Q&A: Ministry, Pregnancy, and Infants Pt. 1

This article comes from some of the questions and answers that have been submitted on the Ministry Mamas Facebook page on Ask a ? Friday on the topic of: Ministry, Pregnancy, and Infants.

“I am so sick from morning sickness all day long. Sometimes it’s everything I have to make it to church, much less make it to church on time. It consumes my ability to be able to speak with other people because I am miserable. I’m not sure how to minister to others right now. Do you have any advice for me?”

  • I had morning sickness with all four of mine and going to church was always a struggle. I had medicine with my third–and it was wonderful to only be sick 2 hours a day until labor day-but it didn’t work with my fourth at all. However, all that to say–don’t worry about ministering to others during this season. God will show you little ways you can still be a blessing, but don’t stress out about it. And last, you will discover that this season of sickness will open up so many ways for you to empathize and minister to others later on.”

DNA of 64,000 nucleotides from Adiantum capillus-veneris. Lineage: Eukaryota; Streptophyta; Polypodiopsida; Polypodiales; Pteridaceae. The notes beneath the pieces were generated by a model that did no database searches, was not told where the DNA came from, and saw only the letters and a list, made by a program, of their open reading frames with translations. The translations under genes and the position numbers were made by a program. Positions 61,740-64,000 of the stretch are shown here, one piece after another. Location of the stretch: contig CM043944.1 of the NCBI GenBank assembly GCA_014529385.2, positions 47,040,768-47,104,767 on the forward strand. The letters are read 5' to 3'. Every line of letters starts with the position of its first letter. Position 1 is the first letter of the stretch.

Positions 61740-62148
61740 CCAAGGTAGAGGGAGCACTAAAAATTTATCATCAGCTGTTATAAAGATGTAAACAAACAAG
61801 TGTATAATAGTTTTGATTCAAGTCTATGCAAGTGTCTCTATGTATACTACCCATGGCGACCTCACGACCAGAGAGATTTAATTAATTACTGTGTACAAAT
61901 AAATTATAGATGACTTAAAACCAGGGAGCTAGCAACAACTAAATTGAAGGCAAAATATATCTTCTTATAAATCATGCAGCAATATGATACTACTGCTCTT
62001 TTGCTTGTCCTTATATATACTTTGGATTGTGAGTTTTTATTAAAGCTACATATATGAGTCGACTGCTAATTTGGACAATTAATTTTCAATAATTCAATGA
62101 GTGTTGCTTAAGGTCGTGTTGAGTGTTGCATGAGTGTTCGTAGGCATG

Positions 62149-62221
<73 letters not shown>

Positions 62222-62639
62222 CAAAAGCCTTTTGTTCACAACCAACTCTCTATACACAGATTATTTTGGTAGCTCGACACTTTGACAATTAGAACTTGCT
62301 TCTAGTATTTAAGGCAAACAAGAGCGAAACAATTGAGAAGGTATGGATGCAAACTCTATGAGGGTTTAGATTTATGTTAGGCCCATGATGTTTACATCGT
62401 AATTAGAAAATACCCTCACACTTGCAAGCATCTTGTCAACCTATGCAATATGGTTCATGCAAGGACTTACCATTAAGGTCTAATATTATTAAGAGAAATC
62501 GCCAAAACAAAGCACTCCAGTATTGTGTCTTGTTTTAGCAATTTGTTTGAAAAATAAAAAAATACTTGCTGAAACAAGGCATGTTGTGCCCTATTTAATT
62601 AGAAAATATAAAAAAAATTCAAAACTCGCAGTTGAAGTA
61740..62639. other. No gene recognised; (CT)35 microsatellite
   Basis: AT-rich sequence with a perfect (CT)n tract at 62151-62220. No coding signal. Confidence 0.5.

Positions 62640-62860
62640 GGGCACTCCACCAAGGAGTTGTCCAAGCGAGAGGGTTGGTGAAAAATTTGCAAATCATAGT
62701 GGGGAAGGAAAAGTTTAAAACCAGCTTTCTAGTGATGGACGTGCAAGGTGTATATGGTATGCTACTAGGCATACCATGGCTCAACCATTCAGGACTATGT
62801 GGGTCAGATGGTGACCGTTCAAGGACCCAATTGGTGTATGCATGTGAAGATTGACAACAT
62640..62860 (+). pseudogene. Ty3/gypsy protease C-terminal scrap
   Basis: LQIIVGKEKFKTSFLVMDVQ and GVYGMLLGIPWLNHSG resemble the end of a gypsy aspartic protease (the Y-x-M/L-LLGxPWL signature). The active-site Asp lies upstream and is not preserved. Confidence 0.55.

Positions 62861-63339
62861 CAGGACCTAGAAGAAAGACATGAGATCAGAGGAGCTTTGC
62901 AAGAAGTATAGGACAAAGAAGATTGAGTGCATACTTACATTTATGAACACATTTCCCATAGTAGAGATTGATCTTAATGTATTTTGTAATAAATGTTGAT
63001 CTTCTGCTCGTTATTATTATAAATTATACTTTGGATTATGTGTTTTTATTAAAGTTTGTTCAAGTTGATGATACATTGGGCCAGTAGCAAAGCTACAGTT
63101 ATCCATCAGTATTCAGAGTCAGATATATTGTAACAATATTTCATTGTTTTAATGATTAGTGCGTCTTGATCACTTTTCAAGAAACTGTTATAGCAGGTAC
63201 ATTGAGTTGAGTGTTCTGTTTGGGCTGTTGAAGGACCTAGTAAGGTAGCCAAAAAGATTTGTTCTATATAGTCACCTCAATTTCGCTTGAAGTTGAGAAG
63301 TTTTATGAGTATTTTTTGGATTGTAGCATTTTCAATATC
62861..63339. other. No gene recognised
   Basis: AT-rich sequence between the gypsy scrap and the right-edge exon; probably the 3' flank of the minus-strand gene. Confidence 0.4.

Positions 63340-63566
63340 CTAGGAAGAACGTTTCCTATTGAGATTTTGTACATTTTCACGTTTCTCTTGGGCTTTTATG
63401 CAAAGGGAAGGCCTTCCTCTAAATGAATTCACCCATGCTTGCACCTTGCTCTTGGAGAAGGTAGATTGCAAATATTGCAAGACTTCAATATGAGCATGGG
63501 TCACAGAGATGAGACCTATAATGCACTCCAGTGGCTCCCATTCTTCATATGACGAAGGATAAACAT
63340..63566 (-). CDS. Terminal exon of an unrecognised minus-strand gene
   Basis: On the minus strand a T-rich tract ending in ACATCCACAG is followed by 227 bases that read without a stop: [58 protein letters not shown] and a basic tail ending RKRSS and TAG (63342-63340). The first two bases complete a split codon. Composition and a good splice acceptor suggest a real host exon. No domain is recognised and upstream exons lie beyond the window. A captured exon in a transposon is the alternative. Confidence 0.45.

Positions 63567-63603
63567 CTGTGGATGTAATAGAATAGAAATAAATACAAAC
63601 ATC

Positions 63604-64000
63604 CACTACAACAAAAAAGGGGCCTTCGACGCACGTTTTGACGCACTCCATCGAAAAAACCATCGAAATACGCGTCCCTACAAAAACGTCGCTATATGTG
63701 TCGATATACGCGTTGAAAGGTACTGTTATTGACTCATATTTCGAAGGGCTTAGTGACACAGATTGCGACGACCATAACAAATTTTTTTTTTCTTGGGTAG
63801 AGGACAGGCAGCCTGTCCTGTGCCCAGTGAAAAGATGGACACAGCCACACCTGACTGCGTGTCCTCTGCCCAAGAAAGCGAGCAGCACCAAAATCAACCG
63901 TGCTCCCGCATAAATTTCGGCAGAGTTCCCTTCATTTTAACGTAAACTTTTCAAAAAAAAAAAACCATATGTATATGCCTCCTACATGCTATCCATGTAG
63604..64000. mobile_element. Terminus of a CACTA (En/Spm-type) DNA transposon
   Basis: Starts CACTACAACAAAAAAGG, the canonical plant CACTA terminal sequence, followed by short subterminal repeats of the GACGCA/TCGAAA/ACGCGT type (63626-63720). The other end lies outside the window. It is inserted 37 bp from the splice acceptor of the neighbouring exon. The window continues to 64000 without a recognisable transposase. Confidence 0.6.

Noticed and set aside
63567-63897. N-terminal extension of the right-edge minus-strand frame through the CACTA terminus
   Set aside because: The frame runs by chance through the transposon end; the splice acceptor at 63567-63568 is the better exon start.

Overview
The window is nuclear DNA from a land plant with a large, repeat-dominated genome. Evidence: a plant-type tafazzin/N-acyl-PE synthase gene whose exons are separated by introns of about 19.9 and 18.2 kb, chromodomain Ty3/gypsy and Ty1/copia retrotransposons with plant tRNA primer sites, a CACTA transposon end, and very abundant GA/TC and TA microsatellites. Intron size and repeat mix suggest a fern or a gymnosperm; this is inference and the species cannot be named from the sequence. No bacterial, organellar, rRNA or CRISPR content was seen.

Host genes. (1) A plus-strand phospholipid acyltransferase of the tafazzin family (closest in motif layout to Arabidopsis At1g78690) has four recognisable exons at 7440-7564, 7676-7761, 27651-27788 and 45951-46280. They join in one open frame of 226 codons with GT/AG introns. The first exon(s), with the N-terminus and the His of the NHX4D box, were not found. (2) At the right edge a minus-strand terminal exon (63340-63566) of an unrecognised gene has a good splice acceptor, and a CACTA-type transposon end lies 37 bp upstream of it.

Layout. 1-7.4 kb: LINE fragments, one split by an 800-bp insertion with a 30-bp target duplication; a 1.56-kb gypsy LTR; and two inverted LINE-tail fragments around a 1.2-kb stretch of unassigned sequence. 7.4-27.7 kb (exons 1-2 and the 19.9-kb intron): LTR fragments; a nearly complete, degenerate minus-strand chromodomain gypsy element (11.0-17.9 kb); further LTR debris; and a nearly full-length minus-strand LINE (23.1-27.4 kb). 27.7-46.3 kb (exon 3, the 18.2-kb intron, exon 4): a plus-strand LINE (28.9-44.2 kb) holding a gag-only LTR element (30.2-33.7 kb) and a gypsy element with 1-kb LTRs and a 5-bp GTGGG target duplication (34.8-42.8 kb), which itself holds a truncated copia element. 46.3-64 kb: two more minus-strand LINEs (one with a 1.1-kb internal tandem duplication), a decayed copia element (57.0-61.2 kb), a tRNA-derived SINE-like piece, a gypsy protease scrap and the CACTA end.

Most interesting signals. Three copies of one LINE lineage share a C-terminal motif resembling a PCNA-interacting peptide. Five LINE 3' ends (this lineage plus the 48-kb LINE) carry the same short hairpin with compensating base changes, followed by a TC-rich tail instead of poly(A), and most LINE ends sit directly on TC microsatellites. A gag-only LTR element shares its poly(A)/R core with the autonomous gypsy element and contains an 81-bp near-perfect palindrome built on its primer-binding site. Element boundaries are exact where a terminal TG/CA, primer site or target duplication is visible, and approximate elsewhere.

• “I know what you are going through, I’m there with you, but mine isn’t severe. People understand morning sickness and are sympathetic. Don’t stress about it.”

Q: “How do you handle visitation when it’s just you and your husband with younger children? We live in the country where you have to drive to every house (stroller is not an option). Do you get them out at every stop or is there another solution? We want them to be involved and enjoy ‘family time’ as we call it but it makes each stop so much longer to get them in and out of car seats.”

  • “My husband will go to the door first and knock and see if the person is home, then if they are he will signal to me to get the kids out of the car if they are open to a longer type of visit. This keeps me from getting the kids in and out of the car. If it is a quick visit then we will put on a special kid’s music CD and have them listen to it in the car while we are at the door within eyesight of our vehicle. We save specific CD’s for this situation so that they can still enjoy visitation even if they may not get out for very many of the visits.”